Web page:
Equis ISSN 2398-2977

Trichostrongylus axei

Contributor(s): Dwight Bowman, Grace Mulcahy

Introduction

Classification

Taxonomy

  • Superfamily:Trichostrongyloidea
  • Family:Trichostrongylidae.
  • Genus:Trichostrongylus
  • Species:axei.

Etymology

  • Gk:Tricho, hair.

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Clinical Effects

Epidemiology

Habitat

  • Environmental requirements of the free-living stages are relatively broad.
  • Found as a parasite of horses in diverse geographical regions.

Lifecycle

  • Egg. 
  • 1st stage larva. 
  • 2nd stage larva. 
  • 3rd stage (infective) larva. 
  • L4 and 5 in the mucosa of the host (may undergo hypobiosis).
  • Adult.

Transmission

  • By ingestion of infective eggs from contaminated pasture.  
  • AsT. axeialso infects ruminants and other animals mixed/rotational grazing with such species will not prevent infection of horses with this parasite, unlike most other nematodes of horses.

Pathological effects

  • Larval migration between the gastric glands is associated with inflammatory changes including hyperemia, eosinophila and mastocytosis.
  • Larval migration between the gastric glands eventually    →   cellular infiltration and hyperplasia, manifested grossly as plaque-like lesions on the gastric mucosa. 
  • These lesions may progress to become pedunculated.
  • Either on their own, or in combination with other gastrointestinal parasites,T. axeican cause protein-losing gastropathy, diarrhea and weight loss in the horse.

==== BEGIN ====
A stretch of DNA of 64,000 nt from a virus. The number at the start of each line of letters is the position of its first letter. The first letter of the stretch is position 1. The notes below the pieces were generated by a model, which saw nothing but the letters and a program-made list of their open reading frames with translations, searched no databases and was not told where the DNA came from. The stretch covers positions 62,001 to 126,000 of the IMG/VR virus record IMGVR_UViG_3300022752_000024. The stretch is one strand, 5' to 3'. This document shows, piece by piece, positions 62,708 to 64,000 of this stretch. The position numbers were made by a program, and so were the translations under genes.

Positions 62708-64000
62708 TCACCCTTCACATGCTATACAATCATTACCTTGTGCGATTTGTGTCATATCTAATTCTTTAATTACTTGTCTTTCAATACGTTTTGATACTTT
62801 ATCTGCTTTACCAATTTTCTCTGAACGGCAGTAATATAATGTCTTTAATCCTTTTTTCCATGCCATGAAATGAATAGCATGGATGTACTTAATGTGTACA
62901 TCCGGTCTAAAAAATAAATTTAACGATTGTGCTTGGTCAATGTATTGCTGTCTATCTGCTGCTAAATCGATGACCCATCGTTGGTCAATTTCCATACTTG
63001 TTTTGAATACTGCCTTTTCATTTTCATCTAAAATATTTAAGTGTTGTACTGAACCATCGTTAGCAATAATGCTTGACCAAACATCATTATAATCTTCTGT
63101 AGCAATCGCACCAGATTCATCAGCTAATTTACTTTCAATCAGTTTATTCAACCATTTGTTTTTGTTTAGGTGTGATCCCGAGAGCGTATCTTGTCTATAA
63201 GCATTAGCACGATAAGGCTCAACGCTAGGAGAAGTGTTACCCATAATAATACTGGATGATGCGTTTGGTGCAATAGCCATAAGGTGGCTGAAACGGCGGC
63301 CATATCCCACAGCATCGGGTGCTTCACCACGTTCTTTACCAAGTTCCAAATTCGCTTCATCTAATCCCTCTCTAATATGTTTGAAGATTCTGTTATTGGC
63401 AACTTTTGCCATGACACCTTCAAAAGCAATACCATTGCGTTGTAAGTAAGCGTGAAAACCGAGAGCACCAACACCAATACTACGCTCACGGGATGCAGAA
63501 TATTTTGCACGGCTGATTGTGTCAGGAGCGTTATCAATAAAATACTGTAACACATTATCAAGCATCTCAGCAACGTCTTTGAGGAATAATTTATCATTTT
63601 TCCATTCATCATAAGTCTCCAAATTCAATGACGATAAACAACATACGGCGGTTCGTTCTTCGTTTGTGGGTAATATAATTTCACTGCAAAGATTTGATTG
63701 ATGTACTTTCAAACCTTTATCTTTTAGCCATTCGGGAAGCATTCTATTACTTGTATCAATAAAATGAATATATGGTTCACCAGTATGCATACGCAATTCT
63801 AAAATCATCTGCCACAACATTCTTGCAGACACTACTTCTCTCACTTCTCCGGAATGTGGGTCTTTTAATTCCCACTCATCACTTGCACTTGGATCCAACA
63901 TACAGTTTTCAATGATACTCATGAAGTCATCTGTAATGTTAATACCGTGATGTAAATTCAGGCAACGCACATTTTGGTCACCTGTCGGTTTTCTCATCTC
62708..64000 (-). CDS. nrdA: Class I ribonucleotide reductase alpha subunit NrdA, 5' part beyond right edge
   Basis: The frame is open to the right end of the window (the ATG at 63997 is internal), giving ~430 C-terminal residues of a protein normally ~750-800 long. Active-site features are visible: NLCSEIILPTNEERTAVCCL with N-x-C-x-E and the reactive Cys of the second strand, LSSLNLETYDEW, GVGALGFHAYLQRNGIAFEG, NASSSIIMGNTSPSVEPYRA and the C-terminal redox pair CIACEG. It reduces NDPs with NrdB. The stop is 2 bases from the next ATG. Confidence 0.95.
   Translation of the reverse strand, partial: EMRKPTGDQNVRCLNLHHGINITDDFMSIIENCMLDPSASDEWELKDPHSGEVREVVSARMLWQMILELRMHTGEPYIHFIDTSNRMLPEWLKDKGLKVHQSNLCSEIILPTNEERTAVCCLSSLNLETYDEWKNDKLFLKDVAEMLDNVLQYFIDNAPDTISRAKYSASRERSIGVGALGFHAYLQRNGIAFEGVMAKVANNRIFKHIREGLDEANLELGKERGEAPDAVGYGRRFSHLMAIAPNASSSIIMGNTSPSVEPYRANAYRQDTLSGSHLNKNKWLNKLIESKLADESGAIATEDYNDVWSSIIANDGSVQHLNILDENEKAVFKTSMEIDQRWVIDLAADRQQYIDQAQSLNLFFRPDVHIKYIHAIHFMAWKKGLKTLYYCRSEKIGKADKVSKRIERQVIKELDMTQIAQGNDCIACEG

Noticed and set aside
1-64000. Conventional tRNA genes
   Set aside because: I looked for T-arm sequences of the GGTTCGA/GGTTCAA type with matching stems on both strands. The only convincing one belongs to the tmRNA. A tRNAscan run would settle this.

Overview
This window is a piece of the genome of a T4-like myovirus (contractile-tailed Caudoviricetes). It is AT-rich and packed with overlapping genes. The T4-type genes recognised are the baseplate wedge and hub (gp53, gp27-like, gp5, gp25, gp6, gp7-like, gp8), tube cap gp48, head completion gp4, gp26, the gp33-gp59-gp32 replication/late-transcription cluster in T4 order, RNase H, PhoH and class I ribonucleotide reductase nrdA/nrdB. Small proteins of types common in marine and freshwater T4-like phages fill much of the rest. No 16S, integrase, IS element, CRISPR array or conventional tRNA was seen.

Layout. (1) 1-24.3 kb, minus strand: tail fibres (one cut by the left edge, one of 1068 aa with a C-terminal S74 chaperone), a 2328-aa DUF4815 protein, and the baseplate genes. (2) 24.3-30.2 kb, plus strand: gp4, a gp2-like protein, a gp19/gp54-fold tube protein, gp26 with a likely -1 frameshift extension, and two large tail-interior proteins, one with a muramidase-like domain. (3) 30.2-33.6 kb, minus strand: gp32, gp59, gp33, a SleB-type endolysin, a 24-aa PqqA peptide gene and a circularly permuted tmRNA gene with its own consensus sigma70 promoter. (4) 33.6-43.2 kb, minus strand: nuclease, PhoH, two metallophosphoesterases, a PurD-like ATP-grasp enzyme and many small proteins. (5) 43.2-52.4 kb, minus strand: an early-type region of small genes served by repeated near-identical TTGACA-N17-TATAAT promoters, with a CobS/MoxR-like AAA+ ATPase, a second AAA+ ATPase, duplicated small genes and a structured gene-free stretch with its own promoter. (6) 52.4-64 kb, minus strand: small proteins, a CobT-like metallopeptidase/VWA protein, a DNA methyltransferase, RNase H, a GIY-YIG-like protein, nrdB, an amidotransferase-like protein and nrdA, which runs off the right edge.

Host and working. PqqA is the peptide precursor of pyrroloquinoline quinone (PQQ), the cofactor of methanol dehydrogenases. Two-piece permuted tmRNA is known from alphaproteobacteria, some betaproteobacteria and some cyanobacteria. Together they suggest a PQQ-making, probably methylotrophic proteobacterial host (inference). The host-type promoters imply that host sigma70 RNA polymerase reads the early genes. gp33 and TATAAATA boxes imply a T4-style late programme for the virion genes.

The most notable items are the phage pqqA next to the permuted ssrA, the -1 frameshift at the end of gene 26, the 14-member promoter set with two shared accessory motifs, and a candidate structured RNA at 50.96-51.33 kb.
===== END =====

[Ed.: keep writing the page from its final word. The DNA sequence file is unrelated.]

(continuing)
Other Host Effects

  • Small numbers ofT. axeiin the equine stomach are tolerated well, but histopathological changes can still be demonstrated in the gastric mucosa.

Control

Control via animal

  • Good management, nutrition and control of other infectious diseases.

Control via chemotherapies

  • All of the anti-nematode drugs licensed for horses are effective againstT. axei
  • Although drug resistance is not a widespread problem with this parasite, horses are likely to be infected with small strongyles also, hence the use of avermectins    Ivermectin   or pyrantel   Pyrantel  is suggested.

Control via environment

  • Good pasture management, ie pasture sweeping/manual removal of feces, is an aid to control. 
  • The lack of host-specificity ofT. axeilimits the effectiveness of this means of control.

Diagnosis

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Further Reading

Publications

Refereed papers

  • Recent references from PubMed and VetMedResource.
  • Proudman C J (1999) The role of parasites in equine colic. Equine Vet Educ 11 (4), 219-224. 
  • Bucknell D G, Gasser R B & Beveridge I (1995) The prevalence and epidemiology of gastrointestinal parasites of horses in Victoria, Australia. Int J Parasitol 25 (6), 711-724 (good analysis of the prevalence of various small strongyle species) PubMed
  • Callinan A P L (1978) The ecology of the free-living stages of Trichostrongylus axei. Int J Parasitol 8, 453-456.

Other sources of information

  • Soulsby E J L (1982) Helminths, Arthropods and Protozoa of Domesticated Animals. Balliere & Tindall, UK. pp 178-180. ISBN: 0 7020 0820 6 (a general comprehensive reference book).

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